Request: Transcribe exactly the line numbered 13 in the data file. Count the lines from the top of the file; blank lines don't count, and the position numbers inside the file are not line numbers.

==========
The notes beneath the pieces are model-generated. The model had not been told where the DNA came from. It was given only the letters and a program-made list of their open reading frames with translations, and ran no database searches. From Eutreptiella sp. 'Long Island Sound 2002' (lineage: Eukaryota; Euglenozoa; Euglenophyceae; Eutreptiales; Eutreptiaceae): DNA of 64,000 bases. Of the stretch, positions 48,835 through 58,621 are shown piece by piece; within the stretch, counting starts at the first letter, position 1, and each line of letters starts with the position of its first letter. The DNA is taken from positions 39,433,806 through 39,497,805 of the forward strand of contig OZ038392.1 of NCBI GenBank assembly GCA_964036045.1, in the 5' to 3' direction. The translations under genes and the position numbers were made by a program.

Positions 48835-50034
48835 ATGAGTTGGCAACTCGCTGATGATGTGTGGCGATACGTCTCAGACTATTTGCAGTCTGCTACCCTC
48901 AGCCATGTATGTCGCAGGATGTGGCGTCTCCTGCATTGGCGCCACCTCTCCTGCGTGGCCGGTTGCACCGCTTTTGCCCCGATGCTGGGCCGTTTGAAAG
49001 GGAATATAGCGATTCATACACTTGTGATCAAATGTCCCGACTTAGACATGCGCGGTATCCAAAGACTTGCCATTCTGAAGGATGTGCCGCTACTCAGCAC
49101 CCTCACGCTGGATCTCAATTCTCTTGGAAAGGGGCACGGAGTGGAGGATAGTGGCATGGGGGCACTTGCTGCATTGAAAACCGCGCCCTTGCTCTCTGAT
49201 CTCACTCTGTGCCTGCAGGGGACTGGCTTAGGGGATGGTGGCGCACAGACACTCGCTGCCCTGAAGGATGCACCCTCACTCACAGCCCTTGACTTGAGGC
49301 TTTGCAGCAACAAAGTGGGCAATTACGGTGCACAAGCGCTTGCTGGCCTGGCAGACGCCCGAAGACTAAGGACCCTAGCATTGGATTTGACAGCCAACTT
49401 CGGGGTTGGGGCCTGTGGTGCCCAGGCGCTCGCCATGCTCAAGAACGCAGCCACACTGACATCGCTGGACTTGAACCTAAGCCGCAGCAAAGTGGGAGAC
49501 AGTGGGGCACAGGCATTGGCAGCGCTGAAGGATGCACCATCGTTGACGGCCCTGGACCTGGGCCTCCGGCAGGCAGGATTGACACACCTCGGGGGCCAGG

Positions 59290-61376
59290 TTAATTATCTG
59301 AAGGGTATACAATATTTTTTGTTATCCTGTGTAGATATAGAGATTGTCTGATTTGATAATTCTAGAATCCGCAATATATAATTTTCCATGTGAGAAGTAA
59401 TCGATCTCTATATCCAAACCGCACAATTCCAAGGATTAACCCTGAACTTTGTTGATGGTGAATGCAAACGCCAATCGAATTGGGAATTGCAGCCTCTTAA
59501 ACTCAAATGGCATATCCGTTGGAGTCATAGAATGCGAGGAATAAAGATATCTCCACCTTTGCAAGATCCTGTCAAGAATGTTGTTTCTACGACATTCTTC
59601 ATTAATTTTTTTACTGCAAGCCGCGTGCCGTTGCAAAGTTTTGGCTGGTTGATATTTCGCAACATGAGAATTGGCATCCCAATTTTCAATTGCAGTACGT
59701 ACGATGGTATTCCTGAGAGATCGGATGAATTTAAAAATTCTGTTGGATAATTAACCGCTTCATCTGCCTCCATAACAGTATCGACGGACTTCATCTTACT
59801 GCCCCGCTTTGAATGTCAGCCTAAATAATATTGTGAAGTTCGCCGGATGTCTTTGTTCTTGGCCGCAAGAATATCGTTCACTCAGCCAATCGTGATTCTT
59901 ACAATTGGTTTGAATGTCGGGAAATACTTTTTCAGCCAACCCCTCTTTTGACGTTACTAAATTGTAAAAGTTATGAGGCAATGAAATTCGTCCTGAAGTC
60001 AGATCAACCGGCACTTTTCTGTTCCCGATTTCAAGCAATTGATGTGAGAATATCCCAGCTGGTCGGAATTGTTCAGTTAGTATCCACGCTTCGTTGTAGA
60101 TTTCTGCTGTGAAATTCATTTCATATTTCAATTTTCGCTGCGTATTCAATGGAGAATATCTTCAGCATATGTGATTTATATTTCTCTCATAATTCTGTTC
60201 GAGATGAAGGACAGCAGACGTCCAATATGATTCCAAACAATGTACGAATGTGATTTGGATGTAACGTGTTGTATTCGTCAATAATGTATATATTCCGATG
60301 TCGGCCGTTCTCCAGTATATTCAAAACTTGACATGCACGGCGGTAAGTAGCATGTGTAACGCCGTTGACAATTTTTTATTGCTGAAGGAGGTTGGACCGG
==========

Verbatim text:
59301 AAGGGTATACAATATTTTTTGTTATCCTGTGTAGATATAGAGATTGTCTGATTTGATAATTCTAGAATCCGCAATATATAATTTTCCATGTGAGAAGTAA